Corinne Zudonyi

Before COVID-19, I'd spend about half the day looking at a computer screen. Whether searching industry news, researching an article or new product idea, or actually laying out a magazine, only about four hours of my day was screen time. The other half was spent on face-to-face collaboration, idea exchange or the fortunate opportunity to meet up with readers.

Today, my full day is spent in front of a screen. Industry events, working with my team, collaborating with other departments and all my conversations with readers are done through Google, Teams or Zoom. Don't get me wrong, I'm fortunate for the capabilities to still connect, but it's just not the same.

Gone is the ability to pull someone aside at an industry event, just to catch up, or walk up and introduce yourself to someone new. Even if facilities are open, sales calls come with their own set of restrictions. Virtual meetings are the next best thing, but making connections in a virtual space does not come easy, a realization that salespeople across the country are fully aware of.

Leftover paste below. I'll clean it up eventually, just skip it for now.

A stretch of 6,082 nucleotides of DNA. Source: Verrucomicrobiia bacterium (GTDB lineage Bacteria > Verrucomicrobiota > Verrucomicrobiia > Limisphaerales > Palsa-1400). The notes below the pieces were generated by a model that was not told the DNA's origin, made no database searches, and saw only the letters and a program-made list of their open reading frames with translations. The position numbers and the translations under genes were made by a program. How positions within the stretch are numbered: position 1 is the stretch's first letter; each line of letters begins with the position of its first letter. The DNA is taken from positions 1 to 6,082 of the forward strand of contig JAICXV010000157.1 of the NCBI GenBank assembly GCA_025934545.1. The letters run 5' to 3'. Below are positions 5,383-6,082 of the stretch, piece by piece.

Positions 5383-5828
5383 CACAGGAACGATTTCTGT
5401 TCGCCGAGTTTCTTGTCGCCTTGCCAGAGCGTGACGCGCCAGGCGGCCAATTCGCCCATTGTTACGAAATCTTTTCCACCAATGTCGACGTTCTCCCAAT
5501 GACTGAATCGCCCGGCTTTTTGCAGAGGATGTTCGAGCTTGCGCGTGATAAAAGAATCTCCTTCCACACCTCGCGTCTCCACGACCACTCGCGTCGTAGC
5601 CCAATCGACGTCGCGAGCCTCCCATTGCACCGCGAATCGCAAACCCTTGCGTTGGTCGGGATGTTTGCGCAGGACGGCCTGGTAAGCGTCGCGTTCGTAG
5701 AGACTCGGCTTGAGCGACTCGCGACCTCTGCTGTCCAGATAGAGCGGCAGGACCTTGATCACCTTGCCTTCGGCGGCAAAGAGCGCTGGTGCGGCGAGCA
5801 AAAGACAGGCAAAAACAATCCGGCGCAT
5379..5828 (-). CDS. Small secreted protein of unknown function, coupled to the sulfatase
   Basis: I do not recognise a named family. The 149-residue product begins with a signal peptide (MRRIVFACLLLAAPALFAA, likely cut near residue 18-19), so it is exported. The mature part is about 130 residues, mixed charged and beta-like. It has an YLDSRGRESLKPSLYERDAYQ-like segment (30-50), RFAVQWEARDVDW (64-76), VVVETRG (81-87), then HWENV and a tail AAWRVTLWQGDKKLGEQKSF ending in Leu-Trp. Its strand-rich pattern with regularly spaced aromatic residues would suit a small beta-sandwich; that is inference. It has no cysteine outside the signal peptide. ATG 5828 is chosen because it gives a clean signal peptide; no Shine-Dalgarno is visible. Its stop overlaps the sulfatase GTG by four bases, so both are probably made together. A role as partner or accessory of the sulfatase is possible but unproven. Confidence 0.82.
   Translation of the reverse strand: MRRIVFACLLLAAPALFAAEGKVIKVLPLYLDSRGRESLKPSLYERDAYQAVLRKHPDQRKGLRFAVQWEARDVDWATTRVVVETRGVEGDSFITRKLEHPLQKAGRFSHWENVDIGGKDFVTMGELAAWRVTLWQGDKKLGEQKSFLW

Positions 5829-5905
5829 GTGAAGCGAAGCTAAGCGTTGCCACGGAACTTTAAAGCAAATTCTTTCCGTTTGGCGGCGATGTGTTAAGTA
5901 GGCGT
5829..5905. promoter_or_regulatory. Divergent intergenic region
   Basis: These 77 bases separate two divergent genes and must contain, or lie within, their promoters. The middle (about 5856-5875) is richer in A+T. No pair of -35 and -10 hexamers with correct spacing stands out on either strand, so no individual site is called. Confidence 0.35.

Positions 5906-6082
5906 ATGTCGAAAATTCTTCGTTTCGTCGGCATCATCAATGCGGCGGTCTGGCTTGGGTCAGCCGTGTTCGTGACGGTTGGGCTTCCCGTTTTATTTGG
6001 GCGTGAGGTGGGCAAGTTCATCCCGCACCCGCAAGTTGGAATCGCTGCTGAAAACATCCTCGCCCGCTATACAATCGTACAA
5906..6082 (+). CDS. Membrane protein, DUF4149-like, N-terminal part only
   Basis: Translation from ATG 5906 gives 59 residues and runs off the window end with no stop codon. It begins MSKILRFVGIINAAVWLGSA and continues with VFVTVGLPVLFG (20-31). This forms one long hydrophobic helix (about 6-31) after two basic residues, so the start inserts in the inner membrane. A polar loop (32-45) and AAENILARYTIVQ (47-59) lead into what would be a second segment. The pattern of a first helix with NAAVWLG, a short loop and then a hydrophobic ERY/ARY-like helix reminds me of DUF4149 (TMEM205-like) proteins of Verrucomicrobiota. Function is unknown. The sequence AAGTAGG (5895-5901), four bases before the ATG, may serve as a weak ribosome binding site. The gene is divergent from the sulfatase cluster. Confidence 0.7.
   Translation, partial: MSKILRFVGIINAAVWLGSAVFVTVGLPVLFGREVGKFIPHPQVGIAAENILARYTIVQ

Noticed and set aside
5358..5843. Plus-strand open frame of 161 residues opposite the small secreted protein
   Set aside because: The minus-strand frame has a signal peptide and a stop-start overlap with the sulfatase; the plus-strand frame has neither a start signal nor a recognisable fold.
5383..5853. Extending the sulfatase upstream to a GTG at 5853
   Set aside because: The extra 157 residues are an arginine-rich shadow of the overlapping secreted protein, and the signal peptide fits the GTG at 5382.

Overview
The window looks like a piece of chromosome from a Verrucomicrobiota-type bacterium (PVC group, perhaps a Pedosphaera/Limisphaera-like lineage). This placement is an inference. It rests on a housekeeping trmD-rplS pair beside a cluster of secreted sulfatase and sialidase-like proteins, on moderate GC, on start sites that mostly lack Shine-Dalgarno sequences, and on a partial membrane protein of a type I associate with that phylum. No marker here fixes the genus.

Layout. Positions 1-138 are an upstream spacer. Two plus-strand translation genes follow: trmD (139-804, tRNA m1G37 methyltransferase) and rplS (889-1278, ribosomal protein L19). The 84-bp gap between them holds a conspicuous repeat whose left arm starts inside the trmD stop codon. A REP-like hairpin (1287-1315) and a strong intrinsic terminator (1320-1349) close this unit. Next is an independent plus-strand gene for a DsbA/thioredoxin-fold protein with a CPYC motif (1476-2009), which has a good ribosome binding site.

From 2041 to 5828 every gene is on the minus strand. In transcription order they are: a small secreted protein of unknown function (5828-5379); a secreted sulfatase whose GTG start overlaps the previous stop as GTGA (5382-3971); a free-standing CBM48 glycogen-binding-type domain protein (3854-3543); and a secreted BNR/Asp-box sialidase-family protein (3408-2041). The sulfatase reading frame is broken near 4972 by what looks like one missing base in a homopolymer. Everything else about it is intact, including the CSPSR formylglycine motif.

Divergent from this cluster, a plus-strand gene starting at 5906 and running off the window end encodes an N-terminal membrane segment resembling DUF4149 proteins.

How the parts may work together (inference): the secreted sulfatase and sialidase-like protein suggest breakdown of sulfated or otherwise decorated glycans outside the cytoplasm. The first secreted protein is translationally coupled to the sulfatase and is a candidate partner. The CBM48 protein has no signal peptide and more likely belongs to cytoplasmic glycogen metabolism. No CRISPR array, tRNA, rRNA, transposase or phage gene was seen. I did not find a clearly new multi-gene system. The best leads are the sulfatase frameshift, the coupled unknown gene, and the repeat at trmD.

But it doesn't mean distributors should give up the fight. Connections are critical right now — even if they're virtual. With product shortages, changing regulations/reopening procedures, and budget and staffing shortages, end users are looking for help anywhere they can get it. Distributors who sit on their laurels will find their customers seeking help from big box stores, e-tailers or even a competitor down the street.

Distributors who are thriving are those who have adjusted during this pandemic. As outlined in our cover story on page 6, now is the time to demonstrate what it means to be a real partner to your customers. Use technology to your advantage by adding online training to your websites, hosting conference calls/forums to offer advice on process improvements, and sending emails to share news of product availability, for example.

Establishing and maintaining strong relationships now will build a sturdy foundation for a reliable customer base in the future. Plus, a crash course in technological opportunities can't hurt future business either. Personally, I prefer face-to-face, but video chats are the next best thing for those looking to make a real connection.